I have new work featured alongside other writers and artists out of the United States today in Love in the Time of COVID: A Chronicle of a Pandemic. Witi Ihimaera and Michelle Elvy curate this international collection “to offer an unprecedented opportunity for voices all over the world to share, in quality fiction and non-fiction, poetry and dialogue, art and music and more, the collective experiences of the international community during COVID.” In a year when the world is so much, creativity continues everywhere.

Best of the Net 2020 Nomination

Happy to note here that “Carry Along” was nominated by The Ekphrastic Review for Best of the Net 2020. This is my first Best of the Net nomination, and this was a really short, beautiful, inspired piece that I sent in to guest editor Tina Barry and which was selected for publication last October. “Carry Along” is essentially a prose poem written to an art piece by Barbara Danin; I wrote more about it in this post.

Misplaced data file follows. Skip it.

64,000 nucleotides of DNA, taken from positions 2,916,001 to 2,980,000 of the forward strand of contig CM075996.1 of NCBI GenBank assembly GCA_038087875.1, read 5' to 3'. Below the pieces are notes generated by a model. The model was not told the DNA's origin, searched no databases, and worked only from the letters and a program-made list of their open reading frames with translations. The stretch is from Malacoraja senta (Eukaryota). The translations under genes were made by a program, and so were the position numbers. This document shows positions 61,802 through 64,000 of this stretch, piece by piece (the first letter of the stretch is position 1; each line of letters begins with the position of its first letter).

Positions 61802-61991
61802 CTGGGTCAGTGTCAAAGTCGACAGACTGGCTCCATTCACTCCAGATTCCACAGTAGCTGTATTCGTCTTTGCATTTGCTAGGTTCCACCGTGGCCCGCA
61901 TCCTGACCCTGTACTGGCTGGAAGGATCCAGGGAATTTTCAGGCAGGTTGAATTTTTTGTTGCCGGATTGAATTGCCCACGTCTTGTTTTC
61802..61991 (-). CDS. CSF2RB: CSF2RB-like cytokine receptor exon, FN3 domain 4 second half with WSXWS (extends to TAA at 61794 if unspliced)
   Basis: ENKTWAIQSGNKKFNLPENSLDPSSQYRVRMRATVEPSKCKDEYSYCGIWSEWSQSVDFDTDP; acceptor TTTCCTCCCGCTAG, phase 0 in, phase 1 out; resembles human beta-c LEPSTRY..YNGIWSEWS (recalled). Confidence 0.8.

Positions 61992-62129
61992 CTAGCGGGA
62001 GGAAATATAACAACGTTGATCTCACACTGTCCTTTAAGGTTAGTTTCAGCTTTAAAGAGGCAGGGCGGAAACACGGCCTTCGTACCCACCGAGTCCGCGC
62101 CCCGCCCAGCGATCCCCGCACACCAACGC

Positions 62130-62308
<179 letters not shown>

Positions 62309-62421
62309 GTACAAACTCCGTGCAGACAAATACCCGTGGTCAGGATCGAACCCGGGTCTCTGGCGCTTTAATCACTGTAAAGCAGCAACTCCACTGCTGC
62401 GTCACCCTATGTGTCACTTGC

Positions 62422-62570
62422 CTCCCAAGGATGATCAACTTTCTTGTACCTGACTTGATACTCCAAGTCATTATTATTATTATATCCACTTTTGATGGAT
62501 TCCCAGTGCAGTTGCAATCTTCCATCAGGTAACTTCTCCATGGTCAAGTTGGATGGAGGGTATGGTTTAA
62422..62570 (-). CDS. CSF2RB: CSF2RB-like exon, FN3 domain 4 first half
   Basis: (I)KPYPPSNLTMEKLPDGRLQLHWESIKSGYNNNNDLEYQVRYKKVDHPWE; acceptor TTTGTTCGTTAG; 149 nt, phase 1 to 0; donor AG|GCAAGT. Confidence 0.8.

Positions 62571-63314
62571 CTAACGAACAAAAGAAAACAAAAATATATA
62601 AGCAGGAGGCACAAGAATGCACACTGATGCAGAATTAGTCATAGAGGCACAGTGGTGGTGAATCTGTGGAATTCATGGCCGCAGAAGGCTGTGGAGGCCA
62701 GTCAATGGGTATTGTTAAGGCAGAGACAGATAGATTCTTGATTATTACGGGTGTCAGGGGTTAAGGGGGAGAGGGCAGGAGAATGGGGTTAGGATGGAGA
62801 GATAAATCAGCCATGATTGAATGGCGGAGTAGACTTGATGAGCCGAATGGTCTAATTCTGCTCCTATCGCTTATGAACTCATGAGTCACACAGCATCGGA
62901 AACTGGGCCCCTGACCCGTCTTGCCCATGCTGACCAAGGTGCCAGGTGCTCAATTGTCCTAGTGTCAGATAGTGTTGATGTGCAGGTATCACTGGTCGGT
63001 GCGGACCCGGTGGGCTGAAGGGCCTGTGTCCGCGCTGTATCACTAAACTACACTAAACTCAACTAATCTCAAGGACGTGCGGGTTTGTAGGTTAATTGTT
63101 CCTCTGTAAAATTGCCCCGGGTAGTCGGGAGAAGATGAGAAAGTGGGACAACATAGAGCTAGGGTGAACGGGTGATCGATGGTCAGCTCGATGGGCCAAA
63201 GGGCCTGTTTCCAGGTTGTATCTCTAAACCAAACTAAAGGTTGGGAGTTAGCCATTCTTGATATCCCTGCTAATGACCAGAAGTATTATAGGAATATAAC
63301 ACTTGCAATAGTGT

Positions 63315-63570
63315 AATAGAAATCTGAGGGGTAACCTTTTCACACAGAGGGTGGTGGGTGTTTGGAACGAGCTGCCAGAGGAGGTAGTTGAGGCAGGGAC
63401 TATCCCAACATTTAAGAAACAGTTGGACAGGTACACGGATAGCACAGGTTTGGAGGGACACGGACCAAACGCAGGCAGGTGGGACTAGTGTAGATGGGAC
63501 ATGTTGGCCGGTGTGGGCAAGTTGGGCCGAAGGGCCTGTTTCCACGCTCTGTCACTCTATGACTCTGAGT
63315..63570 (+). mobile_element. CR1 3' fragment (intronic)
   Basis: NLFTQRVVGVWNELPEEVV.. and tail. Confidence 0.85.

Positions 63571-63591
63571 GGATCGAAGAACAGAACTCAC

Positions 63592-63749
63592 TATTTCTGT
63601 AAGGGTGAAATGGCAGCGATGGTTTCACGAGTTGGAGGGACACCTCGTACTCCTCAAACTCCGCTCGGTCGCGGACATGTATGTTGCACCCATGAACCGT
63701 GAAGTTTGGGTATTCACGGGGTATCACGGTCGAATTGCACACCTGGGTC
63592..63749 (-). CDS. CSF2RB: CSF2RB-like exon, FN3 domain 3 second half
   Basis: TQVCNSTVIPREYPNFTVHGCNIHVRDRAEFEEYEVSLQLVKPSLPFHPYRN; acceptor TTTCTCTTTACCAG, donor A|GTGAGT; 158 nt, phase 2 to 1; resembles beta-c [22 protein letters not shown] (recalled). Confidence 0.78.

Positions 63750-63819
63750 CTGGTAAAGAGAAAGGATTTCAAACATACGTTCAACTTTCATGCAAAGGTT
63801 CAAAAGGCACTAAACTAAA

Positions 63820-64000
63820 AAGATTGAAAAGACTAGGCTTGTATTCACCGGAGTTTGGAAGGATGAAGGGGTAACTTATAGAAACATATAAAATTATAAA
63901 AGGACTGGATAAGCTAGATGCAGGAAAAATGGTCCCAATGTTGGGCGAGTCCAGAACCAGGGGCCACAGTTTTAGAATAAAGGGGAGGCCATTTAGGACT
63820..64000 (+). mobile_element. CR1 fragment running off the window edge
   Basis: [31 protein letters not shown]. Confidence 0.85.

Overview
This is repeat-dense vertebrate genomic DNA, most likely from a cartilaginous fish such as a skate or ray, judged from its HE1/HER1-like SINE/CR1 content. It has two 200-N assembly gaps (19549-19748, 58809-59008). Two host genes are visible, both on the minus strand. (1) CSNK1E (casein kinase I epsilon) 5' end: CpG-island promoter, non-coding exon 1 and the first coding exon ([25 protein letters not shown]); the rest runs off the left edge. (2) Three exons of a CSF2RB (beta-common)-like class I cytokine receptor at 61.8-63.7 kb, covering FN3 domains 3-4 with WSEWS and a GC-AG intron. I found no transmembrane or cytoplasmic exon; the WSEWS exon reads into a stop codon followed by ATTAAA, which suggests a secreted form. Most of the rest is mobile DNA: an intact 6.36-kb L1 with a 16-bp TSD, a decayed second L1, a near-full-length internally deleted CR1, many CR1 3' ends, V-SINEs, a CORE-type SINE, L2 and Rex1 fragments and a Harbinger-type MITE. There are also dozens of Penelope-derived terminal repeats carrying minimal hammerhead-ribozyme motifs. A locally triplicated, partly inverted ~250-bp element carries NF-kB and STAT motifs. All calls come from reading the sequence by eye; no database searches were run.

I’d like to thank guest editor Tina Barry and artist Barbara Danin, as well as The Ekphrastic Review‘s editor and founder, Lorette C. Luzajic, and the prize nomination committee.

Here is the link to the announcement:


Congrats to everyone nominated.

2020, are you looking up?


Apparel for Authors

I had so much fun talking to Marcelle Heath for her Apparel for Authors series. I really admire how creatively Marcelle uses the Instagram platform to merge lit and books and story with elements of personal style and presentation. Please give her some love by checking out our interview!